I do not believe in ghosts.
So, I am probably the last stupid goomer who should be writing this post. But I do have a lot to say on the subject that will more than fill a 500-word essay.
At my age and level of poor health, I think about ghosts a lot because I may soon be one. In fact, my 2014 novel, Snow Babies has ghosts in it. And some of the characters in it freeze to death and become snow ghosts. But it doesn’t work like that in real-world science. My ghosts are all basically metaphorical and really are more about people and people’s perception of life, love, and each other.
Ghosts really only live in the mind. They are merely memories, un-expectedly recalled people, pains, and moments of pandemonium.
I have recently been watching the new Netflix series The Haunting of Hill House. It creeps me out because it latches on to the idea that ghosts haunt us through the revisitation in our minds of old trauma, old mistakes, old regrets… We are never truly safe from ghosts, no matter how far under the covers we go in our beds, deep in the dark and haunted night. Ghosts are always right there with us because they only live inside us.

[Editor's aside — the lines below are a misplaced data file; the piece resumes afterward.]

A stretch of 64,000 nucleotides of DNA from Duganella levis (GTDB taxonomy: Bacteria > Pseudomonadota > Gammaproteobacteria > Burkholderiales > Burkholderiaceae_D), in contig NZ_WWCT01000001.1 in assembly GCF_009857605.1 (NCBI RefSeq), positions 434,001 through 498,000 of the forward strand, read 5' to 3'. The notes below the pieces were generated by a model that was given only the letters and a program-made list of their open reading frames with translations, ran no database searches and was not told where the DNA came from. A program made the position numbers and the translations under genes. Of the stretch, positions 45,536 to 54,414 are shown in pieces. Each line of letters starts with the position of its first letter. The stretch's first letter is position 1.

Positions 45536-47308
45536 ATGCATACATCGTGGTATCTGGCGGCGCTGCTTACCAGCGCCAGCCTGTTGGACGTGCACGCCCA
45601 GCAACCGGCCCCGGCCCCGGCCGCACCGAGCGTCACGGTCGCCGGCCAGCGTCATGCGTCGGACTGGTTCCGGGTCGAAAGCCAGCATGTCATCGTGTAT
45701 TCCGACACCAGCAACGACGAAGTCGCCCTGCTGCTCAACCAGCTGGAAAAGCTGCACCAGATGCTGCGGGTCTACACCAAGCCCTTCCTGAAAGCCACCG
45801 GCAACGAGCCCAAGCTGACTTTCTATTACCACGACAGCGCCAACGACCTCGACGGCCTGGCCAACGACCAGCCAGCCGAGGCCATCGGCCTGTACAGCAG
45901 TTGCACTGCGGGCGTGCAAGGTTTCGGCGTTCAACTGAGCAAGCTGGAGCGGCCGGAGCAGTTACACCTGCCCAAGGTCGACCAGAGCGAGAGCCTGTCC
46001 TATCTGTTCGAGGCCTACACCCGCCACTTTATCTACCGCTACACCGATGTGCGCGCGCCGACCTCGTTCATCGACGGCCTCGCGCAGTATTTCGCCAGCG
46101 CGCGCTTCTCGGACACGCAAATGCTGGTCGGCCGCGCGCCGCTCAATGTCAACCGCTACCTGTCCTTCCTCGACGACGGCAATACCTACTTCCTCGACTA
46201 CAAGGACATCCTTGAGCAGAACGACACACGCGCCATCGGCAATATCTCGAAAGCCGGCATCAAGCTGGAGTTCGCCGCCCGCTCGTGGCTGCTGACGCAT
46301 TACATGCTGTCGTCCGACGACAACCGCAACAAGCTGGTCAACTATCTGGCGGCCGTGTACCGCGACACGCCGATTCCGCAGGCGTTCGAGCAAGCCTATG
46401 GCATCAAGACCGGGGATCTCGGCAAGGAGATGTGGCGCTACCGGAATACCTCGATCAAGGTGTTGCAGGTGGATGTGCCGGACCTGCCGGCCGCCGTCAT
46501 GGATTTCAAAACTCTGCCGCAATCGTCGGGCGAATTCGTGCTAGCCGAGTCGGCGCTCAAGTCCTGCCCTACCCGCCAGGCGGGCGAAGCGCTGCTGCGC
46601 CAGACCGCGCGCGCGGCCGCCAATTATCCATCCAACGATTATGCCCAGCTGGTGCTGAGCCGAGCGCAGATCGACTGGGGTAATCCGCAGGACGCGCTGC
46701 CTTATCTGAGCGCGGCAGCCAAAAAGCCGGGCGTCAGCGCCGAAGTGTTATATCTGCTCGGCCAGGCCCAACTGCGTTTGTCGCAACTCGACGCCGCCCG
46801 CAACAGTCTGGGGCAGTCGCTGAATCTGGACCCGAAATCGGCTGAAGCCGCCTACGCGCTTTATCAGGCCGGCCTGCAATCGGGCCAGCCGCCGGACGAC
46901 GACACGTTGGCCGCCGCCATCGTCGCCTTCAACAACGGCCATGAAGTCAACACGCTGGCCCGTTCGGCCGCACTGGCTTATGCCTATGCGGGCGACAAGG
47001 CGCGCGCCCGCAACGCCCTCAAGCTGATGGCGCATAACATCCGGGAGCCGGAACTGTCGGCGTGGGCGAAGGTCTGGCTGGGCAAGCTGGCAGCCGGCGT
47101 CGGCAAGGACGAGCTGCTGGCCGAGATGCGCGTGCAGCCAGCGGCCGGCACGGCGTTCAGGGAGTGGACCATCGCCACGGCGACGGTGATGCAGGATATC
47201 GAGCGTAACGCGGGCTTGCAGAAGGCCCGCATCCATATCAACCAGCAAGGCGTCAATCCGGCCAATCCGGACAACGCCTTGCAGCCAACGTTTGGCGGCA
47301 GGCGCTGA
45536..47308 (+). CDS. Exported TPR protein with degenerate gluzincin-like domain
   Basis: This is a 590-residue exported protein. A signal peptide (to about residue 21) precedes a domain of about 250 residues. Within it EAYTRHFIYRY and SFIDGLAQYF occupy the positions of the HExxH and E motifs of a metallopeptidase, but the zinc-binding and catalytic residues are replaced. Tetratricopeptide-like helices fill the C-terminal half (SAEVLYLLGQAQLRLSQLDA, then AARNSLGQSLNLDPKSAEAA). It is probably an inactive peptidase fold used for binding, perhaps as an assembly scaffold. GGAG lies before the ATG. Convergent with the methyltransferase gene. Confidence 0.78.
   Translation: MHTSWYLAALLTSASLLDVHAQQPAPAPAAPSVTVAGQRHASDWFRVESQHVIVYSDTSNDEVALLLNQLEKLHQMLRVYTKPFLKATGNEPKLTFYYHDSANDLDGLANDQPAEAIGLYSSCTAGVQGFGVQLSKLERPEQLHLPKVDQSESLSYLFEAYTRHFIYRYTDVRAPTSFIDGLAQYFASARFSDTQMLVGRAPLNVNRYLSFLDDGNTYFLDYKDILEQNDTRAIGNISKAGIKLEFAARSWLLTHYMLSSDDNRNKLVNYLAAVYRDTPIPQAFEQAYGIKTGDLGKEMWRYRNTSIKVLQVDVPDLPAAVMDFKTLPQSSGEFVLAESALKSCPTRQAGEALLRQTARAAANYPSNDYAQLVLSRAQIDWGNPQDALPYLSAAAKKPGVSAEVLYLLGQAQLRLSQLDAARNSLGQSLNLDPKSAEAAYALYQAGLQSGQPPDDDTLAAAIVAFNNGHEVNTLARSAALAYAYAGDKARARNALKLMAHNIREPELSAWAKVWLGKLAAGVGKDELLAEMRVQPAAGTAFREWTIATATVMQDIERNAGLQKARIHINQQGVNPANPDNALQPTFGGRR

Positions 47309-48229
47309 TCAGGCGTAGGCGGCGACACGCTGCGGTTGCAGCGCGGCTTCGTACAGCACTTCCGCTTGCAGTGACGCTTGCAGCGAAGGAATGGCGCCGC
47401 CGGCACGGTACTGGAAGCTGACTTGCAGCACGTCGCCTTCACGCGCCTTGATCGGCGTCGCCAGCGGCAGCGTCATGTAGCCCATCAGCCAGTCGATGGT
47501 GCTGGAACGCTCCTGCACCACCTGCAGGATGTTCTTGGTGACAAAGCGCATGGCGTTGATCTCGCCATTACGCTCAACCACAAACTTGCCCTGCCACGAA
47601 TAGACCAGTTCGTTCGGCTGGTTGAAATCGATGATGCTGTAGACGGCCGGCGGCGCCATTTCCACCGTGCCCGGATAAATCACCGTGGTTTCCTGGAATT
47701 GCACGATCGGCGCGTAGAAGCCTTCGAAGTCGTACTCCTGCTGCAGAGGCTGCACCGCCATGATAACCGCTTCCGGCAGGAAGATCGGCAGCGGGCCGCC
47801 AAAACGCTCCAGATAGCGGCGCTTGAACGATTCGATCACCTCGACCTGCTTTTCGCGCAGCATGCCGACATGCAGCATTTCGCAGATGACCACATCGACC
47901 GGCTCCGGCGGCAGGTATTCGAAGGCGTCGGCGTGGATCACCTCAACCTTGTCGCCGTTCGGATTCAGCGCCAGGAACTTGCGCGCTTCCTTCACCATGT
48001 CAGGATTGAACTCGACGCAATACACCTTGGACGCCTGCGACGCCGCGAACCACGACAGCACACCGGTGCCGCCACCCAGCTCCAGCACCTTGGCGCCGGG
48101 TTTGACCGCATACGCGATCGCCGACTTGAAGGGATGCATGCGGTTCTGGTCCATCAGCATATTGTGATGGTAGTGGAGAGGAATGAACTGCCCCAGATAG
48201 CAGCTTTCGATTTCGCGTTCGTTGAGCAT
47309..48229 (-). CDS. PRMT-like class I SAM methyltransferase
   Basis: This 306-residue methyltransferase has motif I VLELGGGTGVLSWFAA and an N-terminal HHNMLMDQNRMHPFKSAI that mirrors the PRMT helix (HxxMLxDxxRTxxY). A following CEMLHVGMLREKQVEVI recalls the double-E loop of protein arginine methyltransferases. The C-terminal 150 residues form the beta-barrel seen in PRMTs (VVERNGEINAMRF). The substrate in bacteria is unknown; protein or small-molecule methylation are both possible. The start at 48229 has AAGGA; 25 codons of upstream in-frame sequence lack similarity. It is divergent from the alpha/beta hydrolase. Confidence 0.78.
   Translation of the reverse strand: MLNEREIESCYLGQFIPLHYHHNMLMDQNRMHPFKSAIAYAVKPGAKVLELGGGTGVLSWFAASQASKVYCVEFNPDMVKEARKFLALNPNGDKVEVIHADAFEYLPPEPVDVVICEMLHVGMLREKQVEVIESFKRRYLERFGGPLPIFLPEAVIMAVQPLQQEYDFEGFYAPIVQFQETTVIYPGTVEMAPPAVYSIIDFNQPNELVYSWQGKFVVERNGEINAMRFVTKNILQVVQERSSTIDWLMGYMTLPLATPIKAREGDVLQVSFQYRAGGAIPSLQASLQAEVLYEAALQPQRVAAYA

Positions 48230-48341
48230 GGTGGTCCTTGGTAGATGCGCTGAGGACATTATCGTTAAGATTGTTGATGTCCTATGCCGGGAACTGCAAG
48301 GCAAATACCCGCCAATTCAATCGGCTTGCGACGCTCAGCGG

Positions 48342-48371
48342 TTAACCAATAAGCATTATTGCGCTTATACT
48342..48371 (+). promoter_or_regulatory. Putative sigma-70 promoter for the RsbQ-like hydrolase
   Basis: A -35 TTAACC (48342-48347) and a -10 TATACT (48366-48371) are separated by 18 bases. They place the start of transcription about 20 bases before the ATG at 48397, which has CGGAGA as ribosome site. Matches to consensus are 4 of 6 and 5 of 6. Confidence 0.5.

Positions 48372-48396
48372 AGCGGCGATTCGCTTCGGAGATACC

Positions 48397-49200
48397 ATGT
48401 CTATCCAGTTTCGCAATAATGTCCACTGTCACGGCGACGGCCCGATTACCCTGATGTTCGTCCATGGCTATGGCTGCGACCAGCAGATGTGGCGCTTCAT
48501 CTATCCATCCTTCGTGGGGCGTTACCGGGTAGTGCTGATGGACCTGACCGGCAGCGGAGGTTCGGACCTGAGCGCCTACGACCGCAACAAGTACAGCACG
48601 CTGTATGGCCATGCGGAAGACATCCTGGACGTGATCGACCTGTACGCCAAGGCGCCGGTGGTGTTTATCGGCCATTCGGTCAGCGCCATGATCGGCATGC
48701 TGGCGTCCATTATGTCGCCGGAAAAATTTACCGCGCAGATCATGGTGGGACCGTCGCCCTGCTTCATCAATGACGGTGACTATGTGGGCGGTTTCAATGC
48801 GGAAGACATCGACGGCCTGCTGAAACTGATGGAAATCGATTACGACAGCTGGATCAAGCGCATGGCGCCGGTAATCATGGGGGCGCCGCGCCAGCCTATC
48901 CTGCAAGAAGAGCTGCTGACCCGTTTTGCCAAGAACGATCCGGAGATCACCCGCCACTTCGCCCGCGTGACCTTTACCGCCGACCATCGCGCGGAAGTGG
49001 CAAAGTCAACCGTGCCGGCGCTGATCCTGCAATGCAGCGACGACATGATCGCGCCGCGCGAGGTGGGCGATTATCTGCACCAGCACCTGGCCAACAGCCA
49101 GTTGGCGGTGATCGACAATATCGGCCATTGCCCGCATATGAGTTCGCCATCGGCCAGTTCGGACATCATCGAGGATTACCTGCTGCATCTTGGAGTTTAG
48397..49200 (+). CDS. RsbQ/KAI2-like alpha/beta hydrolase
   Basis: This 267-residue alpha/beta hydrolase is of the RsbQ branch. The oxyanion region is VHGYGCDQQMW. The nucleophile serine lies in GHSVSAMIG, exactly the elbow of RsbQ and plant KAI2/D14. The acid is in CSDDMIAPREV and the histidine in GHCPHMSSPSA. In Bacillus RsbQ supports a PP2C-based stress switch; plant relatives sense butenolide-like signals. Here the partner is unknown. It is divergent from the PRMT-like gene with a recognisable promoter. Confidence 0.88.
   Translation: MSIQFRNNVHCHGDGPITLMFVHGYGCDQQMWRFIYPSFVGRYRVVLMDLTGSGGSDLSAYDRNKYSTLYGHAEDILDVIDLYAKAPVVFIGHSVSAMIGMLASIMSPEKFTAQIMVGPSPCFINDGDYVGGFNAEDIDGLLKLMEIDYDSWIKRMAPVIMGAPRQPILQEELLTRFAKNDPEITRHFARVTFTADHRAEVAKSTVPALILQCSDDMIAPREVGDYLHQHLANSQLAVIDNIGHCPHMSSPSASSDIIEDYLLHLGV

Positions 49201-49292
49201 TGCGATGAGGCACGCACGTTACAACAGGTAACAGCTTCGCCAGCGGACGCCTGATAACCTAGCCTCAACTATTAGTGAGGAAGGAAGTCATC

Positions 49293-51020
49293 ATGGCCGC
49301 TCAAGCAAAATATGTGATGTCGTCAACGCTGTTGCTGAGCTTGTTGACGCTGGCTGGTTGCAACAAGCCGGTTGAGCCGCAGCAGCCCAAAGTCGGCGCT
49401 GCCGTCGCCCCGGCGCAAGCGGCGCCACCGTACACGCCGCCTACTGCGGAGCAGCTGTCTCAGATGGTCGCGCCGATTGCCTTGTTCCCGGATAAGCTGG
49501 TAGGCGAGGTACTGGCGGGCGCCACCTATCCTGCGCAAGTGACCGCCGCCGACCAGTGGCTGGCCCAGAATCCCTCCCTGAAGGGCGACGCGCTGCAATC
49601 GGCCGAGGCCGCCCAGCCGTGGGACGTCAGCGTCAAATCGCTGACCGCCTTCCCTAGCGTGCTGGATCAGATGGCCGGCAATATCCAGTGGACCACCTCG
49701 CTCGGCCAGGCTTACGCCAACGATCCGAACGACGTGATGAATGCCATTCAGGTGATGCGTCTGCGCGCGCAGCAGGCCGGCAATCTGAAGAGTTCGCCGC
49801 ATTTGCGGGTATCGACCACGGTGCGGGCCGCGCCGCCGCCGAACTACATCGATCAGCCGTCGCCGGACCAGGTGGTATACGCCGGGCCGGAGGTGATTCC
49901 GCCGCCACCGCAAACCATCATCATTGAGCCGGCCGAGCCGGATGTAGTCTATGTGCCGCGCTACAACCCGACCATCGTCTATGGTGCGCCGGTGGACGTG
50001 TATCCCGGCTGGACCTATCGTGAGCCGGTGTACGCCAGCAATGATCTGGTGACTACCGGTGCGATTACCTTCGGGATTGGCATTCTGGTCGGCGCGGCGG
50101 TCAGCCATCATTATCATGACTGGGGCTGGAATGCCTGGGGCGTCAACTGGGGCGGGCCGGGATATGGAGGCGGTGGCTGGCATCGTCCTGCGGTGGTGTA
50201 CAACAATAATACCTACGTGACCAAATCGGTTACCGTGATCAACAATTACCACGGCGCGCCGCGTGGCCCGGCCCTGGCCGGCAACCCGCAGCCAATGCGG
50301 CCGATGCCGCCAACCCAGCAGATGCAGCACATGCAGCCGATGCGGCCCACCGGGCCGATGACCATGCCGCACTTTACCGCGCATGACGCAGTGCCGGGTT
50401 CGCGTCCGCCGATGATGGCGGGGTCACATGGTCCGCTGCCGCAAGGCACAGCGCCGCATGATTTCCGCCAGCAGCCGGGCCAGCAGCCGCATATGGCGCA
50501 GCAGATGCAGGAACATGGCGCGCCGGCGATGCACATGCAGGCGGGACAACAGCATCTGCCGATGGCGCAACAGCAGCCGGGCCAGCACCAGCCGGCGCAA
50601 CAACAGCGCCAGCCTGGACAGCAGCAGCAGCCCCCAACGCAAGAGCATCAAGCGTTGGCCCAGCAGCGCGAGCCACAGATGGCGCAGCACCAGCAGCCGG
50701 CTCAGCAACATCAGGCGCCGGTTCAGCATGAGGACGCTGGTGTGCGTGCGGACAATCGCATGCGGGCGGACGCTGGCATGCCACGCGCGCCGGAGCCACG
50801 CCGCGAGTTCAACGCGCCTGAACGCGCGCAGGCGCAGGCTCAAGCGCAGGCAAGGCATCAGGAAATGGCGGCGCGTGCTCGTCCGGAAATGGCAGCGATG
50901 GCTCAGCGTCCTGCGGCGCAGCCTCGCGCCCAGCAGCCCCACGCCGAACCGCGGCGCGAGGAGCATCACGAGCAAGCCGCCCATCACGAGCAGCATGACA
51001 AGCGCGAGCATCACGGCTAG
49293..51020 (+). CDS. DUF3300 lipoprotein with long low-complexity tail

I am haunted by ghosts of my own. Besides the ghost dog that mysteriously wanders about our house at night and is seen only out of the corners of our eyes, there is the ghost of the sexual assault I endured at the age of ten by a fifteen-year-old neighbor. That ghost haunts me still, though my attacker has died. I still can’t name him. Not because I fear he can rise up out of the grave to hurt me again, but because of what revealing what he did, and how it would injure his innocent family members who are still alive and still known to my family, will cause more hurt than healing. That is a ghost who will never go away. And he infects my fiction to the point that he is the secret villain of the novel I am now working on. In fact, the next four novels in a row are influenced by him.
But my ghost stories are not horror stories.
I write humorous stories that use ghosts as metaphors, to represent ideas, not to scare the reader. In a true horror story, there has to be that lurking feeling of foreboding, that sense that, no matter what you do, or what the main character you identify with does, things probably won’t turn out all right. Stephen King is a master of that. H.P. Lovecraft is even better.
But as for me, I firmly believe in the power of laughter, and that love can settle all old ghosts back in their graves. I have forgiven the man who sexually tortured me and nearly destroyed me as a child. And I have vowed never to reveal his name to protect those he loved as well as those I love. If he hurt anyone else, they have remained silent for a lifetime too. And I have never been afraid of the ghost dog in our house. He has made me jump in the night more than once, but I don’t fear him. If he were real, he would be the ghost of a beloved pet and a former protector of the house. And besides, he is probably all in my stupid old head thanks to nearly blind eyes when I do not have my glasses on.